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General Relativity and Applications 4. Black Holes

General Relativity and Applications 4. Black Holes

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General Relativity and Applications 4. Black Holes

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  1. General Relativity and Applications4. Black Holes Edmund Bertschinger MIT Department of Physics and Kavli Institute for Astrophysics and Space Research

  2. “It was like a hole in the sky…” – Iman Farid Above: The moon occulting the sun (29 March 2006, APOD 31-Mar-06). Left: A black hole occulting Saturn (simulated). (Cover photograph, Exploring Black Holes)

  3. In my entire scientific life, extending over forty-five years, the most shattering experience has been the realization that an exact solution of Einstein's equations of general relativity provides theabsolutely exact representation of untold numbers of black holes that populate the universe. Subrahmanyan Chandrasekhar, The Nora and Edward Ryerson Lecture, 22 April 1975

  4. What is a black hole? A massive spacetime curvature singularity, Surrounded by an event horizon (a point or ring of infinite density and tidal acceleration) (a spacetime boundary between causally disconnected regions of the universe)

  5. Outline The Astrophysics of Black Holes • Two varieties (small, super-large) • How do we recognize a black hole? The Physics of Black Holes The Fun of Black Holes

  6. Black Holes in the Universe Most basic property: mass Galactic Nuclei: 106 to 109 Msun Dead stars: 3 to 15 Msun

  7. The biggest nearby black hole: Sgr A* Center of our galaxy: radio source Sgr A* Distance: 8 kpc = 8000 pc, 1pc = 3.3 lt-yr Highly obscured in optical Dense central star cluster visible in infrared Photo/illustration from A. Tanner, UCLA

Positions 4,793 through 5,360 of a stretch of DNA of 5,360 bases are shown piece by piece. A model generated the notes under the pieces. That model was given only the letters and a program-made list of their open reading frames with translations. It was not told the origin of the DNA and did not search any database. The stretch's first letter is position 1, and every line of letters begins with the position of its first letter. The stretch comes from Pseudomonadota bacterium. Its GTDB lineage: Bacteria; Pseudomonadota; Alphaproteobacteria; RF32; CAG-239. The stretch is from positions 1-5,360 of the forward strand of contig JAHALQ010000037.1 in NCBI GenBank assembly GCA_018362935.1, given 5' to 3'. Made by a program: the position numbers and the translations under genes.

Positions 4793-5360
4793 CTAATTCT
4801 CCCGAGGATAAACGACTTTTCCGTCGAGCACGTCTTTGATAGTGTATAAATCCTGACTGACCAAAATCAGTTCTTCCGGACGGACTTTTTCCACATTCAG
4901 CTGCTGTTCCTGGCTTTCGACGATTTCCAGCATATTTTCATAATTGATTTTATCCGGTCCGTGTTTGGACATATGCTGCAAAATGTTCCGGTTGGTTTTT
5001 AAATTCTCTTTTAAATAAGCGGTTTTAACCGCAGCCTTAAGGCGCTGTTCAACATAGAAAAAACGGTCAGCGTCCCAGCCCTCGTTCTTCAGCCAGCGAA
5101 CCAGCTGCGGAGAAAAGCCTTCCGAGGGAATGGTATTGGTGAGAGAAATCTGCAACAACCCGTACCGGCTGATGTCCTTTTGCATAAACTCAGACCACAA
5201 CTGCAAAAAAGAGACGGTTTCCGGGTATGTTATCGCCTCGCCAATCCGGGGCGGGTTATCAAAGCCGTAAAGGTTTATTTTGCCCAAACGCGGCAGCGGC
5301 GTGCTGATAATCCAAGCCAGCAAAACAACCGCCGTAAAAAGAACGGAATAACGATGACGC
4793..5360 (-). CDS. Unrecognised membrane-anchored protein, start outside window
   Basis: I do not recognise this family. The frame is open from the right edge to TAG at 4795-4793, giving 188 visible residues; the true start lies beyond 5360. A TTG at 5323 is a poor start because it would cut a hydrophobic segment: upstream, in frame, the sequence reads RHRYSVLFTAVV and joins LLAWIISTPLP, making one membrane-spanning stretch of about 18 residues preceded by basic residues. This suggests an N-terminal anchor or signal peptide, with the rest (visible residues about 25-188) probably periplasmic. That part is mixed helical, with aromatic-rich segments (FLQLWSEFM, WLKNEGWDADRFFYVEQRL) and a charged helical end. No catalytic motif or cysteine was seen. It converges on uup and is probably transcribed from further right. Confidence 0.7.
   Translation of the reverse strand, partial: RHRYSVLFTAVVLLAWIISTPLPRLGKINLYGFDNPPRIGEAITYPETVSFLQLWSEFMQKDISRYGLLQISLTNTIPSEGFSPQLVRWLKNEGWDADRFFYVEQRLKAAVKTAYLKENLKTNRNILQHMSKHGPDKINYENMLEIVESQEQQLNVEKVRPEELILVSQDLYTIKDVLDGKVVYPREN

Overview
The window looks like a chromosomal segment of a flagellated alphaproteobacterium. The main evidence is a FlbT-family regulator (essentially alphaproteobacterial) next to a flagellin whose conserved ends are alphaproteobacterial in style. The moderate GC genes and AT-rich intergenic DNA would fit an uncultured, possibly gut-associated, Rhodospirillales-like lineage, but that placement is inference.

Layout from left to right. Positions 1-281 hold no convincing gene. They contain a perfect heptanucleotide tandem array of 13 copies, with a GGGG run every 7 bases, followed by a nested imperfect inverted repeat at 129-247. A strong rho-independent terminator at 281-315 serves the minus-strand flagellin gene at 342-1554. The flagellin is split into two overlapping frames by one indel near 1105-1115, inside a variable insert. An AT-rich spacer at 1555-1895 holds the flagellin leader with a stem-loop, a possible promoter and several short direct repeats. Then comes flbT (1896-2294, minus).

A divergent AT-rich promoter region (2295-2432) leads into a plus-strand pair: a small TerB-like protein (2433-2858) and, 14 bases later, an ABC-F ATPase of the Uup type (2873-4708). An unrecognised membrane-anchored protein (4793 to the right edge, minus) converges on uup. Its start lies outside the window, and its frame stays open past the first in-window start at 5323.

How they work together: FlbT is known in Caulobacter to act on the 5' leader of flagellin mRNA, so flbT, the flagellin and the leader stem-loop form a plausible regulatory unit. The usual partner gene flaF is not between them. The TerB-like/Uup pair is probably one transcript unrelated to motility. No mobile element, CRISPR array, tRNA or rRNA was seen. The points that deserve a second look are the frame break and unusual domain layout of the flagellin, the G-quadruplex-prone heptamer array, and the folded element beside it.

8. Stellar Dynamics of Sgr A* • M = combined mass (BH + star) • a = semimajor axis of stellar orbit • P = orbital period • Star S0-2 has a=920 AU, P=14.5yr • M = 3.7x106 solar masses (20%) A. Ghez et al. (2005) From R. Genzel et al., Max-Planck-Institut für extraterrestrische Physik

  9. How do we know it’s a black hole? No firm proof yet: Black holes are indistinguishable from Newtonian bodies at large distances r: Lack of alternative: Any plausible alternative would lead quickly to gravitational collapse

  10. Pinning down a black hole:Observe it close in Accretion disk Angular momentum and dissipation forces gas falling toward the BH to orbit in a disk Friction causes the gas to slowly spiral in toward the BH, and makes the gas very hot so it glows. The problem: Relativistic disks are much too distant to resolve! Figure from STScI

  11. The Anatomy of Black Holes Indirectly looking close in: Emission from inner accretion disk or jets Figure from NASA/ GSFC Imagine

  12. Black Hole vs. Neutron Star:Surface or Event Horizon? Neutron stars are brighter and have X-ray bursts from thermonuclear explosions on their surfaces. BH do not. Garcia et al. 2001 Chandra X-Ray Observatory

  13. Relativistic Jets From NRAO/AUI: R. Perley, C. Carilli, J. Dreher We don’t know how the jets form! Magnetic fields? BH spin? From NRAO/AUI and STScI: D. Merritt and R. Ekers Did jets change direction when black holes collided?

  14. Gamma-Ray Bursts GRB 990123 Long-duration (> 2s) GRBs caused by relativistic jets of a newly born BH, pointing toward earth 20-50 keV 50-100 keV 100-300 keV >300 keV Figure from NASA/ SkyWorks Digital 0 50 100 seconds Figure from NASA CGRO/BATSE

  15. Outline The Astrophysics of Black Holes The Physics of Black Holes • Orbits • Light cones and Penrose diagram • Event horizon The Fun of Black Holes

  16. Gravity as both an effect of curvature and as a force. In flat spacetime, freely-falling bodies follow paths of maximal proper time. Einstein equivalence principle: the same is true in curved spacetime (geometry). Geometry/force duality: Gravity is a force and torque in local Lorentz frames

  17. f Orbits in Newtonian Physics Conserved quantities:

  18. Orbital dynamics from E, L In Lecture 3, Veff(R) was introduced to deduce the expansion R(t) of the universe!

  19. Orbital periods Veff r E/m For bound Kepler orbits, both r and f are periodic functions of t with identical periods. Consequence: Bound orbits are Closed ellipses!

  20. Numerical Integration of Orbits JKerrOrbits was developed by S. Tuleja, T. Jezo, and J. Hanc based on earlier Schwarzschild integrator of A. Riess and E. Taylor